Monk Culme, and the North Quarter.
Silverton had formerly a market on Saturday, which has been discontinued since the year 1785. There are still two cattle-fairs, the first Thursday in March, and in July; formerly held June 24. and September 4.
There is still a holiday fair, kept upon the last-mentioned day.
Sir Thomas Fairfax was quartered with his army at Silverton, on the
20th and 21st, and 26th and 27th of October, 1645. (fn. 40)
The manor, which had been part of the ancient demesnes of the crown,
belonged at an early period to the Beauchamps of Hache, of whose heirs it
was purchased by Sir John Wadham, one of the Justices of the Common
Pleas, in the fourteenth century. It is now vested in the Honourable Percy
Wyndham, and the Earl of Ilchester, as representatives of the Wadhams.
The former has seven-twelfths.
Culme Reigny, afterwards called Combe Sachville, belonged successively
to the families of Reigny and Sachville: from the latter it passed to Courtenay; Sir William Courtenay sold it, in the reign of Charles I., to Henry
Skibbow and others. Combe Sachville was the property and residence of
the late Henry Langford Browne, Esq., now of his widow. The lords of
this manor had formerly the power of inflicting capital punishment. (fn. 41)
The manor of Monk Culme was given by William Earl Moreton to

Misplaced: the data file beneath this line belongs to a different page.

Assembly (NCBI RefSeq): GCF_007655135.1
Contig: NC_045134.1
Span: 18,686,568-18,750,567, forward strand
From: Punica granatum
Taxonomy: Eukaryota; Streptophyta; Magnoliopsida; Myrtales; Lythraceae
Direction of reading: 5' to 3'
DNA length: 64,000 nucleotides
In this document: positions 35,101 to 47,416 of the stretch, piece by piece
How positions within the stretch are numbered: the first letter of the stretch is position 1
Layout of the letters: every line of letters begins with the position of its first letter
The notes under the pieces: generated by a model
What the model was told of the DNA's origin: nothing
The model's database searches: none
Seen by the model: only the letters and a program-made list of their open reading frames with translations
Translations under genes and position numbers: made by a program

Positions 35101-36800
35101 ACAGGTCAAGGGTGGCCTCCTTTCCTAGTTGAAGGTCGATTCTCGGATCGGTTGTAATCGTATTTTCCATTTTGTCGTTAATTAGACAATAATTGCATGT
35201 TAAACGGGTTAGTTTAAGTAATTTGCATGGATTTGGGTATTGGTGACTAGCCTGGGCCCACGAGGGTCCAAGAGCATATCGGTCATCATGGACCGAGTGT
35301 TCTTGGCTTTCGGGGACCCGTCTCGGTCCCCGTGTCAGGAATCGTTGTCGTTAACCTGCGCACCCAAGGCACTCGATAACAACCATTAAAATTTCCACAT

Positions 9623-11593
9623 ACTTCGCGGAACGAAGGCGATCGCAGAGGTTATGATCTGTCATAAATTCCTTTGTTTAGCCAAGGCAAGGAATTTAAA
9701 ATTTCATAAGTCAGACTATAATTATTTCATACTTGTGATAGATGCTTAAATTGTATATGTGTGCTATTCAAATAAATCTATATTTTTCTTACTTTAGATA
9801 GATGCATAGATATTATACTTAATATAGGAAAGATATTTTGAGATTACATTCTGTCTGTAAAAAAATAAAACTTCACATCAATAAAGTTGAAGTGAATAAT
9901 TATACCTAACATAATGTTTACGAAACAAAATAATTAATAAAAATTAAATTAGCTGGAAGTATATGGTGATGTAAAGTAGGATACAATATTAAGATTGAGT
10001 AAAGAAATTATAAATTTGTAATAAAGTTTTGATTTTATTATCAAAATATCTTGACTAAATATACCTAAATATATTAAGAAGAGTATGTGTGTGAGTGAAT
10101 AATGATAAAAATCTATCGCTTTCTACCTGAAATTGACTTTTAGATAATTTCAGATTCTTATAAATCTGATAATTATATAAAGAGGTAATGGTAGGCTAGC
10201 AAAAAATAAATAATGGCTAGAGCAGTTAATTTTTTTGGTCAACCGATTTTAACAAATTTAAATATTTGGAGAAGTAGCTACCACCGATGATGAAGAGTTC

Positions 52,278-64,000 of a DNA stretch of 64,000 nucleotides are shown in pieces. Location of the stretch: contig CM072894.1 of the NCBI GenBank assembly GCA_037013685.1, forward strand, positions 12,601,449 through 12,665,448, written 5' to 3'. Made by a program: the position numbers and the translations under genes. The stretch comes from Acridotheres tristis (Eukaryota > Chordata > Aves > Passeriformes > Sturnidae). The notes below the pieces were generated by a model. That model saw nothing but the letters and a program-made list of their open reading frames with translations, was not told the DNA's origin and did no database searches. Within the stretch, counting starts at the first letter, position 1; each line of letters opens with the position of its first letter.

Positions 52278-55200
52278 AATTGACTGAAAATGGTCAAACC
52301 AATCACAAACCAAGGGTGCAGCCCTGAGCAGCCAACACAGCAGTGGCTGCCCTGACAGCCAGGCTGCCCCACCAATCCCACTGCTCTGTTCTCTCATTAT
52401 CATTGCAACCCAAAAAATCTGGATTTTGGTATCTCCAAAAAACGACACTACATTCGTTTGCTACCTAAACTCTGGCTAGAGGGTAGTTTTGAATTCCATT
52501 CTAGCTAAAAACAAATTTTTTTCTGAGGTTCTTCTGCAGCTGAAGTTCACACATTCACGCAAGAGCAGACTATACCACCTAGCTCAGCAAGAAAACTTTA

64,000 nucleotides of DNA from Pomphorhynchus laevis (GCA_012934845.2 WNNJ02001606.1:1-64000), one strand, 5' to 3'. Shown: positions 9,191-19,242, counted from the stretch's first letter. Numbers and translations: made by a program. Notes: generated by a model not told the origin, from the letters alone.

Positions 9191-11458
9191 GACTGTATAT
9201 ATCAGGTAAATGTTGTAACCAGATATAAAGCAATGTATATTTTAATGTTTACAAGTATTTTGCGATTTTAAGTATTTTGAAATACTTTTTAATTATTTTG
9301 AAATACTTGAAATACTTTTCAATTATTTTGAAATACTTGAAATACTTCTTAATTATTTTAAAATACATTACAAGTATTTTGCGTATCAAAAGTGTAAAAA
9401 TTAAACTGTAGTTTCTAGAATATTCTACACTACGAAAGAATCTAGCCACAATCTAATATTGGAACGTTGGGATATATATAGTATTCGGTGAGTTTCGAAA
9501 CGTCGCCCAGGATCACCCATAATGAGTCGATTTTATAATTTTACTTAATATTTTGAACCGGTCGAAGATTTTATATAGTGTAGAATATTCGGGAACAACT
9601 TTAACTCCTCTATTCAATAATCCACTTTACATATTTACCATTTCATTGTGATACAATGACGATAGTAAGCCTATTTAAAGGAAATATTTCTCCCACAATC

the priory of Montacute. After the dissolution, it was in the family of
Blewet, who sold it to Land of Tiverton. It is now the property of William
In the church-yard is the monument of Henry Langford Browne, Esq.,
1800; and in the church, that of Mary, his wife, 1769. Gilbert Bourn,
the deprived Bishop of Bath and Wells, was buried at Silverton in 1569.
Bishop Cotton resided chiefly at Silverton, and died there in 1621. (fn. 42)
Adjoining to the church was a chapel dedicated to the Virgin Mary, of
which the traces are still discernible.
The Earl of Ilchester has five-twelfths, and the Honourable Percy Wyndham seven-twelfths, of the advowson of the rectory. In the year 1715,
the Presbyterians had a meeting-house at Silverton, which still exists.
Mr. John Richards, of London, merchant, by his will, bearing date 1724,
gave 1200l., to be laid out in lands for building and endowing a school;
after providing the requisite buildings, the estate purchased now produces a rent of about 95l. per annum. The scholars are to be taught
reading, writing, and accounts.
The Rev. Richard Troyte, in 1730, gave a rent-charge of 2l. 10s. per
annum, for teaching poor girls.